I realize that the front page of this site proudly announces itself as a place for hipsters, that most of its partcipants are 25 and under, and that many of the older members also live and work in academe in some capacity, but I don't think I'm stretching the work/school analogy. When I was a student, studying was my *job*.  I'd no more whip out my needles in class than I would do so in front of my boss and coworkers, and I do mean boss and coworkers.

Again, at the risk of sounding like an old fart: the world just does not work that way, not even school. My college film prof. told us that one semester he was lecturing and then looked down at the front row of class to find a kid playing with a Mr. Potato Head, and he was so floored he actually stopped lecturing and left the room for a few minutes. He was not praising this as some kind of rilly, rilly cool, rilly transgressive performance art. Trust me. Knitting is less odd an activity for college kids than the 'Head, but how is it - really? - any less appropriate? You're still "playing" openly in class. This professor had to go back into the room, stop, and reprimand the student. BIG distraction. BIG no-no.

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« Reply #117 on: August 10, 2005 01:15:23 PM »

Knitting in class is always rude. If you have to create a long list of specific guidelines so as to make the act acceptable then its probably not justifiable. Anyway, why does most everyone keep suggesting that getting the professor's permission is the bottom line, why don't you ask your fellow classmates/tuition payers for their opinion? Your dollar is no more valuable than theirs and believe me your stitching is distracting someone.

Also, I do knit at school - between classes!!!
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silencepainter
« Reply #118 on: August 10, 2005 03:45:26 PM »

I'm am a bit on the fence about this however I over all hold its rude.

There have been two occasions in which I didn't percieve it as such.

1st case wasn't knitting but crochet: A small class that consisted of students that all knew each other very well (think small department, small class and only students in that department were in that class).  This was a class that was often playful and off topic anyway.  It was relaxed and laid back.  It was team taught, and one of the professors could be extremly distracting.  He'd write funny comments on pieces of paper in big type and hold it up, these didn't always have anything to do with class.  So during the more goofy lets argue fazes, she would crochet some, but when it got more serious and on track she'd go back to notes.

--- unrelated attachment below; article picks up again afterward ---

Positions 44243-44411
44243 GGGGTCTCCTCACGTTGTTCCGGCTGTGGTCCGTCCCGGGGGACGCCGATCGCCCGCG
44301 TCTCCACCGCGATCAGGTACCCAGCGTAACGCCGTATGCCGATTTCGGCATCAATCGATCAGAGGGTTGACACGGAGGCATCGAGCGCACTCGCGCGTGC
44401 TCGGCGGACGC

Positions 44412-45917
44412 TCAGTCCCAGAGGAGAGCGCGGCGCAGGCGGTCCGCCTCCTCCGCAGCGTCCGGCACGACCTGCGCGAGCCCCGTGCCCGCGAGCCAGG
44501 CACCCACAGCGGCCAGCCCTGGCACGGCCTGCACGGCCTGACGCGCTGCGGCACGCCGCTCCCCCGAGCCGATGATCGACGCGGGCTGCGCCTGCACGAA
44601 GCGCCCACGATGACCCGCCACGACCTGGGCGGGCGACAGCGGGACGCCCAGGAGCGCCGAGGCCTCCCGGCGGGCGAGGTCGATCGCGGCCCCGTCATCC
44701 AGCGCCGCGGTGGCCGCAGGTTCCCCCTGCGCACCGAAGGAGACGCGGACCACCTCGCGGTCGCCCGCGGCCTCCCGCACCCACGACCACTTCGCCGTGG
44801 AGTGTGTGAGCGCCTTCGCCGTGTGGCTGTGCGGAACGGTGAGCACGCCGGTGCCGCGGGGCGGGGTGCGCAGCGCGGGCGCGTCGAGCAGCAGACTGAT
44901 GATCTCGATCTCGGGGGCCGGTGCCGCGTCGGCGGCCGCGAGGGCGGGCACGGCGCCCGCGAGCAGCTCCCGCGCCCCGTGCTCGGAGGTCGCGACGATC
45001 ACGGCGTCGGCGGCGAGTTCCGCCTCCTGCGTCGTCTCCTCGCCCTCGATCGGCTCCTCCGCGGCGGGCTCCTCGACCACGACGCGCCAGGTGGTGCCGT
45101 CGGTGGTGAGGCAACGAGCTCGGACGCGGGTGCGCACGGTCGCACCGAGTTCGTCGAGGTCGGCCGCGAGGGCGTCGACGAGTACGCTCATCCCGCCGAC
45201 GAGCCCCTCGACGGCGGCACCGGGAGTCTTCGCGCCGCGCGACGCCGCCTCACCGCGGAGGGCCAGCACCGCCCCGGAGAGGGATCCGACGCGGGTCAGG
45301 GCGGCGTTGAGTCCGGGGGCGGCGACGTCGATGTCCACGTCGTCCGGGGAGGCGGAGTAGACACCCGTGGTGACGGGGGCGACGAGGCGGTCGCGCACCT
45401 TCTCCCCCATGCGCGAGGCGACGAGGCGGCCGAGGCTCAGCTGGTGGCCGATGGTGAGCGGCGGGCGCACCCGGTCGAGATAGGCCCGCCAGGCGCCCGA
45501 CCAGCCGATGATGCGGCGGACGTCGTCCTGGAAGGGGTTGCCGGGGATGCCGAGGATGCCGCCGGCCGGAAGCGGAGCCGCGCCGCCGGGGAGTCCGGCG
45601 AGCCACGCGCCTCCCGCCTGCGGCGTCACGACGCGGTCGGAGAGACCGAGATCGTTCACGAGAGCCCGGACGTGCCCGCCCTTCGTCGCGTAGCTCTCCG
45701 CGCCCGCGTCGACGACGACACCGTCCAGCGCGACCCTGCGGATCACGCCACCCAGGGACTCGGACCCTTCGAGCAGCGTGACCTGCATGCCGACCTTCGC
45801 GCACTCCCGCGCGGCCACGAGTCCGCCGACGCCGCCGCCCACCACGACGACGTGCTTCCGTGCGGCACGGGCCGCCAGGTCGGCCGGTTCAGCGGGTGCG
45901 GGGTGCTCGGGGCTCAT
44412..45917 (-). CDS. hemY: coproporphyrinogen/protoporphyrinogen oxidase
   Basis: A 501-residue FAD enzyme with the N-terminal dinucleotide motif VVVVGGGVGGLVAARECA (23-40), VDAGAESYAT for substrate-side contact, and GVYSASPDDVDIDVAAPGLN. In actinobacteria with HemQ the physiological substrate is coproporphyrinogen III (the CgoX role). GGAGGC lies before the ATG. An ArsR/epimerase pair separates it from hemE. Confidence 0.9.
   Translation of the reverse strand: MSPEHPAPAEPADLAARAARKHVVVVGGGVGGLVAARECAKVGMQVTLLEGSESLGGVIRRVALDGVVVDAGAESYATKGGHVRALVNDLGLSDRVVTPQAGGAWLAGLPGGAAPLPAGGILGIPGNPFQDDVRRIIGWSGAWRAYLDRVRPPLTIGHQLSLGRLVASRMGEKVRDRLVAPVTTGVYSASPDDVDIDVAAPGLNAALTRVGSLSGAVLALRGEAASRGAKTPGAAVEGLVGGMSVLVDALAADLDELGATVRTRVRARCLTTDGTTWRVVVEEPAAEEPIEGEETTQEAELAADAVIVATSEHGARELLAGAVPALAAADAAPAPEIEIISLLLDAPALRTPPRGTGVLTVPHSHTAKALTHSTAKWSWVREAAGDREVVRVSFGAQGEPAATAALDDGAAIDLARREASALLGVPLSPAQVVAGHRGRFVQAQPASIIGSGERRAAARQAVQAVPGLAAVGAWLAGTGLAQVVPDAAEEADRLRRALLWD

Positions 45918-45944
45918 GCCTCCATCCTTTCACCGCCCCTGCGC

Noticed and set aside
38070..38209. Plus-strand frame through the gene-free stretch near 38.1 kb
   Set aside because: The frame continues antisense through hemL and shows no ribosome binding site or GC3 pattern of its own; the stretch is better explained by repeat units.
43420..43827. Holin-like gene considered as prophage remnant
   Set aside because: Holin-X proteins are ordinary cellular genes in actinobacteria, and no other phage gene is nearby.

2nd case: Ochestra.  Wait...you can knit in orchestra??? This is a place I'd never think to say it was okay to knit.  But the conductor was having to take time out to focus on ONE section of the group, and having to take a lot of time that day.  Having to take a bunch of time to focus on one section is generally a no-no, and normally the section would be told to work on it seperatly but in this case it had to be done.  So she knitted, as there was nothing else for her to do.  No notes to take, no playing, etc.

Other than that... and other special cases....  Its rude.  If the professor doesn't find it rude another student probably does.  I know watching someone knit or crochet fascinates me, I'd be extremly distracted. 

If you pay attention or partial attention, are fully engaged in class or not is not the issue.  If you are such things are your choice.  The issue is is if your choice is adversly effecting others ability to do what they need/want to do in that class.   

Lauren
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hankpiece
« Reply #119 on: August 10, 2005 07:01:54 PM »

Having played double bass in an orchestra, I would not think that it was a good idea. But then again I used to flirt with the trombonist, a cute Japanese girl. But let's put it this way: the trumpet section has two reputations A) the section that pays the least attention and B) the most annoying section. Do you really want to be like a trumpet player?